The role of system integrators in the automotive value chain is crucial to bring component subsystems together and to function as a whole. Ashish Bhatia looks at this scope of linking OEMs to a wider supplier base.

 

The role of system integrators is deemed crucial, more than ever before! Be it hybrid or electric. With their strengths in integrating component subsystems, system integrators ensure that these subsystems function together as a whole. Such system integrator companies are known to offer an invaluable proposition to the process of automotive manufacture. The proposition includes and is not limited to developing and maintaining the system integrations and components, application to application integrations, services, internal and external API broadly. Such a platform on offer must offer scalability and flexibility, certified cloud and on-premise integrations, real-time data availability and monitoring, and the mobilisation of business processes. A typical system integration life cycle includes multiple stages including planning, system analysis, system design, development, implementation, integration and testing, operations and maintenance.

Linkage to a wider supplier base
When a European car manufacturer was looking for a partner to enable and deliver global connectivity of managing carrier networks and subscriptions, Tata Communications is known to have helped the OEM integrate the connectivity elements for it. Allowing the manufacturer to focus on vehicle development and manufacture, using the dual eSIM approach, Tata Communications through its MOVE eSIM Hub ensured seamless operations across different networks and between different vendors. It was made possible by a single API abstraction layer, independent of any single provider. The car manufacturer, in effect, was able to bundle services given the benefit obtained out of optimum connectivity costs. Others with stronger capabilities of design, development, manufacture for the OEMs offer integrated drivetrains (motor, inverter and transmission) for passenger vehicles including two and three-wheelers and commercial vehicles. The company, in this case, provides services to both India and global OEMs as well as tier1 suppliers.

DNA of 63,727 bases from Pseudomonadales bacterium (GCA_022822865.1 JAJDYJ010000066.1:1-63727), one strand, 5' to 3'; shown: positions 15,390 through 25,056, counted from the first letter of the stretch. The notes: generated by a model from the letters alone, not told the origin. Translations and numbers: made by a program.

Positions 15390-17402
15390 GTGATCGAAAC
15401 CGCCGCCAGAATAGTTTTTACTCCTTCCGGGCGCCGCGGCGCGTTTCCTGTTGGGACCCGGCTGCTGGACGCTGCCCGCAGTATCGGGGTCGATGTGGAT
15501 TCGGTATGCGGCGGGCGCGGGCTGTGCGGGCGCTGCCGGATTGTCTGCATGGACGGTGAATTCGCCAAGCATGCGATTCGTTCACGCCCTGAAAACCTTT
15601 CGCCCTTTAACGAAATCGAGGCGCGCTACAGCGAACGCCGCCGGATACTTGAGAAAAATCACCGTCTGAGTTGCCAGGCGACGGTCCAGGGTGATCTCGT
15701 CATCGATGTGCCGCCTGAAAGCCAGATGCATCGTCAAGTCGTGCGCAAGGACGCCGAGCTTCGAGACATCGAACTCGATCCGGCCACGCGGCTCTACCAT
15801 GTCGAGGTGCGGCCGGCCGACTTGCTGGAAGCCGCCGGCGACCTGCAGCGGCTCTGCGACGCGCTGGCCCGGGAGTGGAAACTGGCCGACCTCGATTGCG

In another instance, Visteon and ECARX are working together to commercialise an integrated cockpit project for a variety of vehicle platforms this year. The two will use Qualcomm® Snapdragon™ Automotive Cockpit Platforms to further develop such intelligent technologies. Sachin Lawande, President and Chief Executive Officer deems the digital content as “the battleground” for OEMs as human interfaces become more complex, connected technologies are increasingly turning important to improve the cockpit. “Visteon is pleased with the work we’ve done with ECARX and Qualcomm Technologies. Our teams have undergone rapid development, design and integration together, and are committed to delivering technology and creativity for a high-quality cockpit experience across multiple segments,” he stated. Ziyu Shen, Chief Executive Officer, ECARX mentioned, “ECARX has a leading position in China with a strong and an unique ecosystem structure, leading HMI, connectivity and infotainment.” “This is the latest example of a growth strategy that will continue to
create new and global business opportunities by engaging the best digital electronics and software talents in our technology industry,” he added.


Altair, into simulation, high-performance computing and artificial intelligence through full system analysis tools offers integration of mechanical, thermal, electromagnetic and embedded code design flow with the PCB design. The upgraded simulation solutions boast new workflows claimed to simplify and automate structural stress analysis, vibration, thermal, and drop-test performance for non-experts thereby potentially widening the supplier base. The Altair SimLab™ applications,